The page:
> little money for a burial. Felix was placed in the "Reserve" section
of the
> cemetery, an area of single graves originally designed as a temporary
> area until survivors could afford a permanent family plot. Many people
> buried there. Most were moved to family sites, but many were not.
Felix has
> been there forgotten for nearly 67 years with no marker or headstone.
> Felix "Pap" McQuade has been found. Soon a new stone will mark his
place. Now I
> can request the death certificate to begin a new journey in learning
about the
> If the reader gets anything out of my experience, perhaps it's to comb
> cemetery records more carefully. If you believe your ancestor was
buried in a
> certain graveyard, but cannot find the grave, find out if the cemetery
had a
> section for "temporary" graves. If so, check the records of burial
> *****************************************************************
> CREATIVE GENEALOGY (HUMOR): Joy Fisher () included
this, which
> she'd received from a volunteer, in a message to a USGenWeb mailing
list. Joy
> reported she was still laughing. We are too. It will not surprise you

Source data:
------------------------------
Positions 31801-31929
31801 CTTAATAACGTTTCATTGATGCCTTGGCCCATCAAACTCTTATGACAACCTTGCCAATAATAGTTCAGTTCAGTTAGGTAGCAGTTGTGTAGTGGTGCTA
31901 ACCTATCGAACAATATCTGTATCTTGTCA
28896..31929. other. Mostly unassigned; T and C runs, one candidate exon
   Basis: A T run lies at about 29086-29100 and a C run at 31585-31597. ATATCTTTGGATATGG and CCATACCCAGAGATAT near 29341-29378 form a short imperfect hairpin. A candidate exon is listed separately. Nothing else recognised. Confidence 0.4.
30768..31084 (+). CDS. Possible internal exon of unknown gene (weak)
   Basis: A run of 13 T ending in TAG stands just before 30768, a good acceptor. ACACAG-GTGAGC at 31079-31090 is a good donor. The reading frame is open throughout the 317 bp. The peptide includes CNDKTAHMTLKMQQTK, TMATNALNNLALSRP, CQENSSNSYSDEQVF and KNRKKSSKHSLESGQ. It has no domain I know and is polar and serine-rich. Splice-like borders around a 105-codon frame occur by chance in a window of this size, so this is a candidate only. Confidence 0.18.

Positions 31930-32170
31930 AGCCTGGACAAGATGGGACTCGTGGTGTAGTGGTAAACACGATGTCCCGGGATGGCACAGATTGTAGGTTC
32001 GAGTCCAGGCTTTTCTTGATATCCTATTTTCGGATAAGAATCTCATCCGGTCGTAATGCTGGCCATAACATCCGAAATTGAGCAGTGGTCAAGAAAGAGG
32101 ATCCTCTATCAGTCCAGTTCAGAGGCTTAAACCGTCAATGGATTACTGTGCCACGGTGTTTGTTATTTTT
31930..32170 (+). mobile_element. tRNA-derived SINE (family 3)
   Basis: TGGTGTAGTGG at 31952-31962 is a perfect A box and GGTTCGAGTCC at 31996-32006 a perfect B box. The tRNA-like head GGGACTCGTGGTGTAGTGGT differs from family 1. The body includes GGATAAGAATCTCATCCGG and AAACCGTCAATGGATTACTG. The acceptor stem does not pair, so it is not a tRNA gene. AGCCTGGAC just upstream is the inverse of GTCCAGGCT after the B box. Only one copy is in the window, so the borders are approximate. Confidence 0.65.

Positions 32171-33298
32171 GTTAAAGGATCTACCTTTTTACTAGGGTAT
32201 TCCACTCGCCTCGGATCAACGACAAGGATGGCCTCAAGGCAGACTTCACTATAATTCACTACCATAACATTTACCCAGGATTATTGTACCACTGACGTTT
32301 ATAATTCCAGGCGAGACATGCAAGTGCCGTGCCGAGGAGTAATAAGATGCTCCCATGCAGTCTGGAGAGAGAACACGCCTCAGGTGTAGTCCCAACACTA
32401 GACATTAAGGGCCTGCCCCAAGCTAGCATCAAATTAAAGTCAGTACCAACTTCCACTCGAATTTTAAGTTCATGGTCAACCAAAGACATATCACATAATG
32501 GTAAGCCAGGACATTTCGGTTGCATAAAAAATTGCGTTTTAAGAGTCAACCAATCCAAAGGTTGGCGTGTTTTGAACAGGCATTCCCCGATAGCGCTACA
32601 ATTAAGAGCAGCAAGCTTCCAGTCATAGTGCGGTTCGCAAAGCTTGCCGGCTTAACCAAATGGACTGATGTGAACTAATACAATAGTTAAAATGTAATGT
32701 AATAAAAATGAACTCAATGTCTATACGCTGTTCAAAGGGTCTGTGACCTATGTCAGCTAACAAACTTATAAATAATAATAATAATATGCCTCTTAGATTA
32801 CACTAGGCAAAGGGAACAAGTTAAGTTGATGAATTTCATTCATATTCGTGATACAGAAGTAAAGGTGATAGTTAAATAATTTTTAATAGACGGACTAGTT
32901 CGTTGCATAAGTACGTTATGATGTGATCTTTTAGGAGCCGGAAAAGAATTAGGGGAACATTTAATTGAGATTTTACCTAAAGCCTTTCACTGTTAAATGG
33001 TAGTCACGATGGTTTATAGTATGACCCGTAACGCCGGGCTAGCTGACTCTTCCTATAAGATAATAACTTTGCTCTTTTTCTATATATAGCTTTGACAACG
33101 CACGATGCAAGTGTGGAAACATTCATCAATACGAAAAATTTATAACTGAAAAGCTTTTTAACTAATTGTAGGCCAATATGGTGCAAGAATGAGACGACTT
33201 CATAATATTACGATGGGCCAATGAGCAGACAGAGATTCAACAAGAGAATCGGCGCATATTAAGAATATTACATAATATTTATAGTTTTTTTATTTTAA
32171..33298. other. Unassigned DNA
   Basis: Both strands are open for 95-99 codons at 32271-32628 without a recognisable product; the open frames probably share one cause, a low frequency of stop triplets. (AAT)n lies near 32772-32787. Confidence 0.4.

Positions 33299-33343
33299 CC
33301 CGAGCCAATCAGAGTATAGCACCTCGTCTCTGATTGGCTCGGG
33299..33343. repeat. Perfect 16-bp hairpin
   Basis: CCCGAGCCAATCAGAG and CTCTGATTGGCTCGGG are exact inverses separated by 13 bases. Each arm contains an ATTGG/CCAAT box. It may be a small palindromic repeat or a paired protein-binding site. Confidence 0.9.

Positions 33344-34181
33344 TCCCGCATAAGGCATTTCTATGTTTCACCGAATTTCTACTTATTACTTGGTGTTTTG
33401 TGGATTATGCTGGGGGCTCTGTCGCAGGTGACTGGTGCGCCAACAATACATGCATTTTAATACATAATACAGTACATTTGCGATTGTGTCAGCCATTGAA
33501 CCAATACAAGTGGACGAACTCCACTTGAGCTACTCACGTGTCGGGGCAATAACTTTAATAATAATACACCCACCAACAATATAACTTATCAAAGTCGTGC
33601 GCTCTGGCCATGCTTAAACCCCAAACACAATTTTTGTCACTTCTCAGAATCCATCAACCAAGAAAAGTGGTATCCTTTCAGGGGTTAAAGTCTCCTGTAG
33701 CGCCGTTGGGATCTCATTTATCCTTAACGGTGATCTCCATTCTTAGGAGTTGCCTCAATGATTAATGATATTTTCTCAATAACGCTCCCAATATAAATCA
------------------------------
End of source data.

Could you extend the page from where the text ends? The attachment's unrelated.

to learn
> that the author is unknown.
> * * *
> The people are what it's all about so I don't worry about sources. If
I find an
> ancestor with the last name Smith, I just go ahead and link him to
Captain John
> Smith and his wife Pocahontas. Last name of Carson? I have them
descend from
> Kit Carson, the famous pioneer. If their last name is King, I figure I
can go
> ahead and show descent from King Richard the Lionhearted, because he
was a king
> that I like.
> After you do it for awhile, it gets easier and easier to link your
family to
> really interesting people. Sure you have to be a little more creative
> those fuddy-duddy, goody-goody, source- quoting weirdos. Sometimes I
have to
> invent individuals to connect things up right, but I figure they
*could* have
> existed, right? And this way my genealogy is really interesting, my
> loves it, and it saves me time!
> My motto: What the heck, who's going to check?
> ****************************************************************
> See---- I told you.............END